LePage’s threat to withhold bonds concerns some town managers in Piscataquis County

Posted March 05, 2014, at 12:48 p.m.
John Simko
John Simko
Dave Pearson
Alex Barber | BDN
Dave Pearson
Jack Clukey
Jack Clukey

DOVER-FOXCROFT, Maine — Many municipal officials breathed a sigh of relief when a bill became law last week without Gov. Paul LePage’s signature to curtail cuts in revenue sharing in the 2015 fiscal year.

That was the good news. The bad news was LePage threatened not to issue $100 million in transportation bonds until the state’s “rainy day” fund was shored up to at least $60 million.

The package that persuaded lawmakers to pass the revenue sharing bill included $40 million from the rainy day fund in addition to anticipated revenue from tax collections and other sources.

While Ted Talbot, a spokesman for the Maine Department of Transportation, said that “we [MDOT] don’t anticipate any short-term effects, as we believe this matter will be resolved,” local officials aren’t so sure.

Greenville Town Manager John Simko said that revenue sharing “is a long-standing law meant to disburse revenues, not a program to be funded or not funded as political and economic changes occur. Curtailment of transportation bonds will eventually impact rural Maine, whether in the current work plan or the next one.”

Simko added that the governor’s threat is “like a lousy stepparent who is resentful that a stepkid’s grandparents are putting money into a college fund for the kid instead of [directing] the money he can control. [The step-parent takes] the extraordinary step of not fixing the portion of the leaky roof over the bedroom where the stepkid sleeps.”

Sangerville Town Manager Dave Pearson said he agrees with Simko. “The governor seems to harbor a spiteful streak, and seems to not respect that other elected officials or the public vote has legitimacy as well as himself. I hope he relents,” Pearson said.

More than $22.8 million in road repairs and bridge improvements for Piscataquis County are in the MDOT work plan and another $6.8 million is in the budget for the Dexter area.

Dover-Foxcroft Town Manager Jack Clukey said that it was his understanding that “some of the projects that would be funded with the bonds have already started, and withholding the bonds needed to complete the projects would be problematic.”

Clukey added that Piscataquis County “cannot afford to lose or have delayed any state road improvements. The state has underfunded its road improvement budget for several years now. It’s very difficult to improve our economy here in rural Maine without good roads.”

Milo Town Manager Dave Maynard said that he spoke to an MDOT representative in Bangor “and they have assured me that this project is already funded and they see no likelihood of it being impacted by the delay in the $100 million road bond program.”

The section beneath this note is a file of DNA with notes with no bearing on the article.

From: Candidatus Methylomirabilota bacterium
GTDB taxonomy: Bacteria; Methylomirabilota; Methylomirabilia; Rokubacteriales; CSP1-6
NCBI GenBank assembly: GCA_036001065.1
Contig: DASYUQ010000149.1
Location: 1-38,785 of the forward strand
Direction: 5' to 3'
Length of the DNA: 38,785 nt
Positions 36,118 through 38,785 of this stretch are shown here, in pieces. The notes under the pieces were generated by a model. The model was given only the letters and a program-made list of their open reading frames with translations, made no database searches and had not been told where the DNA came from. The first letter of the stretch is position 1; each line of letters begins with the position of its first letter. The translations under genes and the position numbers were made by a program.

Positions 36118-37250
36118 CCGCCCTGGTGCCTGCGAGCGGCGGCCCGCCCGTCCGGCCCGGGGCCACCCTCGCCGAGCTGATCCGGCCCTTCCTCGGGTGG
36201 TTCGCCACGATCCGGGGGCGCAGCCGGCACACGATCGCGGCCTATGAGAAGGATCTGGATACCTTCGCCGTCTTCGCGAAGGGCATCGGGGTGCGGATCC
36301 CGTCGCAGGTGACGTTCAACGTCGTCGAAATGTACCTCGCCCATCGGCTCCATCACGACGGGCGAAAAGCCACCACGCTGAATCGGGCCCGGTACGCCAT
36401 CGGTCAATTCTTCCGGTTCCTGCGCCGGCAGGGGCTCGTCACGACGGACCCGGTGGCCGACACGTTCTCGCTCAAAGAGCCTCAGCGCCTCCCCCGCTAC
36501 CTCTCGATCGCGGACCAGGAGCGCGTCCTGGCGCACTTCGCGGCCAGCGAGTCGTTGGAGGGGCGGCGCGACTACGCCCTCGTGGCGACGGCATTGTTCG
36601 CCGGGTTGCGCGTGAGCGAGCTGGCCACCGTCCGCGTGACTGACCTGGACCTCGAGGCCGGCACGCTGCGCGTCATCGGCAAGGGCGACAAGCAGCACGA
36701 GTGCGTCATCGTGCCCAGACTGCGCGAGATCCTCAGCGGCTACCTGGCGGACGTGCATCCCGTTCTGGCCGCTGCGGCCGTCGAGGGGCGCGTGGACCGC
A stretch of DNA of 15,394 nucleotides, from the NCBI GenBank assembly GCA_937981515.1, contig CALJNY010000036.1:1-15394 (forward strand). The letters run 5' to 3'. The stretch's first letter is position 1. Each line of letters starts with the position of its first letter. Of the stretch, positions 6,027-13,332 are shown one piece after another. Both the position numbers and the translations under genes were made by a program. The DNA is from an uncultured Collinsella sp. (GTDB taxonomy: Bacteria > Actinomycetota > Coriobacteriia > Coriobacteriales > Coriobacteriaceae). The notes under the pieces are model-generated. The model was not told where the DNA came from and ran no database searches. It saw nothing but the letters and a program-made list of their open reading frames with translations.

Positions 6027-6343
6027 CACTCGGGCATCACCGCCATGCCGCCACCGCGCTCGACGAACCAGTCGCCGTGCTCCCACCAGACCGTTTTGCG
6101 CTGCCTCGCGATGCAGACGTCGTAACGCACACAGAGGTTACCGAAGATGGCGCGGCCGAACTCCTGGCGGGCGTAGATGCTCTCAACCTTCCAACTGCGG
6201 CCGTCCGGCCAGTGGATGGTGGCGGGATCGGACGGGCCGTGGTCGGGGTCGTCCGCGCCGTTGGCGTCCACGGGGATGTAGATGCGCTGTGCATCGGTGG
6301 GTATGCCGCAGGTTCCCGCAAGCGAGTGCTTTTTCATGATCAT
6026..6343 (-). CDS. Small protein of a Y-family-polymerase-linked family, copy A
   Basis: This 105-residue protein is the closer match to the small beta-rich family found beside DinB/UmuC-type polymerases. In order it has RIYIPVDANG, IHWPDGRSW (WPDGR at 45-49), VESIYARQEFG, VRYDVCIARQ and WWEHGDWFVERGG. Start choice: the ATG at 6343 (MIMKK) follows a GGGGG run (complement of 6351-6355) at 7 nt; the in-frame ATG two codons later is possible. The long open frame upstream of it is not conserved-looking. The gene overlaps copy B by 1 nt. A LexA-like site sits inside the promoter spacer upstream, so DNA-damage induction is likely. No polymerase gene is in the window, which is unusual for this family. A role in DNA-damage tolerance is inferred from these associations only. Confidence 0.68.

Maynard said that his community and neighboring Brownville “both have a very great concern about the MDOT Route 11 project which includes a ‘mill and fill’ portion from Main Street Bridge in Milo to the first railroad crossing going toward Brownville, and a resurfacing portion from those railroad tracks to the Brownville town line.”

Maynard said Milo will also benefit from the “installation of a turn lane into our business park to be installed in conjunction with the preparation phase of the project, and then paved with the existing road alongside.”

The Brownville-Milo work is scheduled to go to bid this month with a construction start in June and the paving portion to be completed in July, Maynard said. “This project is also tied to the completion of our ‘Safe Streets’ Main Street reconstruction project that is due to be completed in June,” he added.

Although State Sen. Doug Thomas voted for the revenue sharing bill, he wasn’t enthusiastic about the legislative process. “Revenue sharing needed to be taken off the table so we could get other work done,” Thomas told the Observer. “Originally the $40 million was going to come from tax expenditures. When that wouldn’t work, it got shifted to the rainy day fund and a couple of other sources.”

The Ripley Republican said that he cautiously optimistic that the governor will have a change of heart. “I would guess the legislature will come to their senses and refill the rainy day fund quietly, and the governor will release the bonds after all the political points are scored.”

Rep. Paul Davis of Sangerville, who is challenging Thomas in a primary for the Senate District 4 seat, agreed with him on this issue. “The roads in Piscataquis County need all the attention they can get,” Davis said.

 

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